The Three Musketeers appears in an aspect ratio of approximately 1.78:1 on this Blu-ray Disc. As one might expect from a modern-day Disney project, the picture looked solid.
Sharpness seemed very positive, as at all times, the movie remained detailed and concise. No examples of softness or ill-defined images appeared in this tight and firm presentation. Jagged edges and moiré effects appeared absent, and I noticed no signs of edge enhancement. In regard to print flaws, I noticed none, as the movie looked clean and fresh from start to finish.
Musketeers presented a bright and moderately cartoony palette. The colors consistently looked solid, as the hues came across as lively and tight. Black levels appeared deep and firm, with appropriately dark and rich material. Low-light images were concisely displayed and tight, with no excessive opacity. Overall, Musketeers gave us a fine presentation.
The DTS-HD MA 5.1 soundfield maintained a bias toward the front speakers, and it displayed decent spread and imaging there. Music showed nice stereo separation, and a lot of environmental and other specific effects cropped up from the sides. The soundfield showed a good level of activity and made the front domain reasonably lively.
Surround usage was relatively modest, though the movie enjoyed some active moments. For the most part, the rear speakers reinforced the front ones, but periodic instances of unique audio cropped up from the rear. For example, during a carriage ride, hoof beats appeared neatly in the surrounds, as did the trickling of water in a river sequence. These added decent dimensionality.
Audio quality appeared positive. Speech came across as natural and concise, and I noticed no issues related to edginess or intelligibility. Music sounded fairly tight and brisk, with good dynamic range evident. Effects also seemed clean and accurate, and they could provide some nice low-end response when appropriate. Although the audio of Musketeers didn’t excel in any particular way, it still worked well for the material.
How did this Blu-ray compare to the original DVD from 2004? Audio was a bit more dynamic and full, while the visuals were tighter, more vivid and precise. The DVD looked fine for its format but couldn’t compare with this excellent presentation.
The Blu-ray duplicates most of the DVD’s extras, and these open with Deleted Scenes. We find four of them, and they run a total of four minutes, 56 seconds. These include an alternate introduction and more with the narrator. There’s a little more about romantic tension between Donald and Daisy, but none of these bits seem terribly interesting.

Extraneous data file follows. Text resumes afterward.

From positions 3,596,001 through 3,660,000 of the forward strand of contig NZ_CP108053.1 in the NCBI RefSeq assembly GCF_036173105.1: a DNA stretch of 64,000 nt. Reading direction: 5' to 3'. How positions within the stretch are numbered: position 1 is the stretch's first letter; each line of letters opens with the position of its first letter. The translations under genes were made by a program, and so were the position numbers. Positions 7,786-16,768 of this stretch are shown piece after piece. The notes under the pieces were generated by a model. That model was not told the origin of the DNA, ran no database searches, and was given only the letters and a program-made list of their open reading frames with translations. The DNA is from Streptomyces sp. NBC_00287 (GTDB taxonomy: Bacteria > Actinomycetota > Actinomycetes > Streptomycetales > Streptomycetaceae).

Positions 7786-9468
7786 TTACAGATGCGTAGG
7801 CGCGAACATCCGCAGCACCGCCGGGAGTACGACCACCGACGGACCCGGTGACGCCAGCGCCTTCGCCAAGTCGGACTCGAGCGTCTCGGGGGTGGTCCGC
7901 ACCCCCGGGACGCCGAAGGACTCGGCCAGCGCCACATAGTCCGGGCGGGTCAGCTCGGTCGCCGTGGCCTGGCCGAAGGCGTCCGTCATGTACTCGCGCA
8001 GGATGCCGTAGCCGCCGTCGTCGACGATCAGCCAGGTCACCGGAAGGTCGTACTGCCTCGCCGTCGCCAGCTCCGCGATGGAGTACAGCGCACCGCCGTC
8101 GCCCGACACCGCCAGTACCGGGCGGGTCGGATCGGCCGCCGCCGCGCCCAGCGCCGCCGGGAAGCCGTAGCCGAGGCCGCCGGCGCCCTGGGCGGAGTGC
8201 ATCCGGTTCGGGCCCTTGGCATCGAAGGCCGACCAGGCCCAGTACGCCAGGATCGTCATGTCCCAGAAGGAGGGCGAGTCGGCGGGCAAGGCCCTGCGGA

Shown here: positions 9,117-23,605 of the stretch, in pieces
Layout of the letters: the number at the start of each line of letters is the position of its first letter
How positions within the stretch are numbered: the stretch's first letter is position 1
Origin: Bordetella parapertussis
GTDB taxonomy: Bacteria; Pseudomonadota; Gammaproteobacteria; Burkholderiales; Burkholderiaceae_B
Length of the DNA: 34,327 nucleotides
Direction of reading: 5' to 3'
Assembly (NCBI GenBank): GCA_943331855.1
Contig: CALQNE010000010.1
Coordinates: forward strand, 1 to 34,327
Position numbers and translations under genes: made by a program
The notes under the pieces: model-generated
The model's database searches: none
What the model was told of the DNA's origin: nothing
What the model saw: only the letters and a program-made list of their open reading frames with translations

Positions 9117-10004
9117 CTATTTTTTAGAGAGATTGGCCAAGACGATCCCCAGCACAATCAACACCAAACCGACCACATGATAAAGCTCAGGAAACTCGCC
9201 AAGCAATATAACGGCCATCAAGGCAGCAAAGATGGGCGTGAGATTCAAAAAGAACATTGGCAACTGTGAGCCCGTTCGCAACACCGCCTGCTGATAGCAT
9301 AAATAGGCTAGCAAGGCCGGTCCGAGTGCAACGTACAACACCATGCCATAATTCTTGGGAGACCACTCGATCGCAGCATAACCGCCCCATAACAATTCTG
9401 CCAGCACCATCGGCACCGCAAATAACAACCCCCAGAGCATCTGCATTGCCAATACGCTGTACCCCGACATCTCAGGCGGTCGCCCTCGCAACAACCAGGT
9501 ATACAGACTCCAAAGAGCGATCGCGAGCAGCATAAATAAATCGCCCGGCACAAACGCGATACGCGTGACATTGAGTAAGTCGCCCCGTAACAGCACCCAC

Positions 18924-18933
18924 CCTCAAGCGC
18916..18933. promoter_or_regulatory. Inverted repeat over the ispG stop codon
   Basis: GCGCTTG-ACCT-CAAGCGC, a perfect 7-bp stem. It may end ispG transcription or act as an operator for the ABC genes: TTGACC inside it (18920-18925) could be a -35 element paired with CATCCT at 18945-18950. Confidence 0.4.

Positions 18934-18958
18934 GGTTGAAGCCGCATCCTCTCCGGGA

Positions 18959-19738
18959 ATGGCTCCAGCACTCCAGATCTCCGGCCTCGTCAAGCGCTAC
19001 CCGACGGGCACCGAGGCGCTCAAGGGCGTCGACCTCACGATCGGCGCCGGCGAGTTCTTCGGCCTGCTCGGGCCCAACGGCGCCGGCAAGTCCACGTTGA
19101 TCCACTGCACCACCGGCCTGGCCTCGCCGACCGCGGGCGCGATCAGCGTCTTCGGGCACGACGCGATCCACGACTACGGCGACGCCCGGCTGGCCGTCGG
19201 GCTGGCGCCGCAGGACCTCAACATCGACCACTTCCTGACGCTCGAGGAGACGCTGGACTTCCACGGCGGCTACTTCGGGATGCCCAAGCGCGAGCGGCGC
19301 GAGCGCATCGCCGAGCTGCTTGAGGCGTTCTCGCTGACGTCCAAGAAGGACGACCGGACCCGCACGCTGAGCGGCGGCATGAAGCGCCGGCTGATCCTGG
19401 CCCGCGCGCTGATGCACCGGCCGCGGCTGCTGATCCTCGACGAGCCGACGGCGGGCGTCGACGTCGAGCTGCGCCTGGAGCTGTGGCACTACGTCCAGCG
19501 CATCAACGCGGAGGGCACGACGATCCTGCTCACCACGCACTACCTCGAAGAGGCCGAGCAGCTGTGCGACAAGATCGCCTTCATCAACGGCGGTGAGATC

One of these comes in story reel form, one other is finished, and the other two are rough animation. We can watch these with or without commentary from Disneytoons Studios Vice President Brian Snedeker. He gives us basic notes about the clips and why they got the boot.
Disney’s Song Selection basically acts as an alternate form of chapter menu. It lets you jump to any of the film’s seven song performances, and it also allows you to show on-screen lyrics. Sing Along with the Movie provides on-screen lyrics for the tunes. Both of these feel pretty useless to me.
Get the Scoop runs nine minutes, 39 seconds as it presents a featurette. Hosted by Monica Lee, it gives us movie clips and interviews with Snedeker, producer Margot Pipkin, director Donovan Cook, art director Bob Kline, story artist Kirk Hanson, editor Bret Marnell, music senior VP Matt Walker, and lyricist Chris Otsuki. They chat about the development of the project and the story, animating the sword fighting, the visual look of the characters, selecting a villain, and the flick’s musical style.
Much of the time the participants pretend that Mickey, Donald and Goofy are real, which gets silly quickly. A few good tidbits emerge along the way, though, and it’s cool to see Hanson’s presentation of the storyboards. Ultimately, it’s a fluffy but moderately informative program.
The Cast Commentary offers Mickey, Goofy, Donald and Pete as they chat about one scene. We see the segment in which we first meet the adult versions of those characters as janitors in this five-minute and eight-second snippet. For an in-character commentary, this one seems decent. It’s cute but not more than that.
An odd extra, the one-minute, 47-second Get Up and Dance offers a kinda sorta music video. It mixes movie shots with images of three little kids who dance along to the song “All for One and One for All”. I don’t know what purpose it serves; it’s just strange and pointless.
The disc opens with ads for Sleeping Beauty and Legend of the Neverbeast. Sneak Peeks presents the same clips. No trailer for Musketeers appears here.
A second disc presents a DVD copy of Musketeers. It includes “Disney Song Selection” but none of the other extras.
With Disney’s The Three Musketeers, we get a fairly ordinary program. There’s nothing bad about it per se, but nothing to make it particularly interesting either. I suppose it’s a telling comment that at one point I accidentally typed The Three Mediocres as the movie’s title. The Blu-ray delivers excellent visuals and pleasing audio but lacks substantial supplements. While I don’t find myself impressed by the movie, the Blu-ray packages it well.
To rate this film, visit the original review of THE THREE MUSKETEERS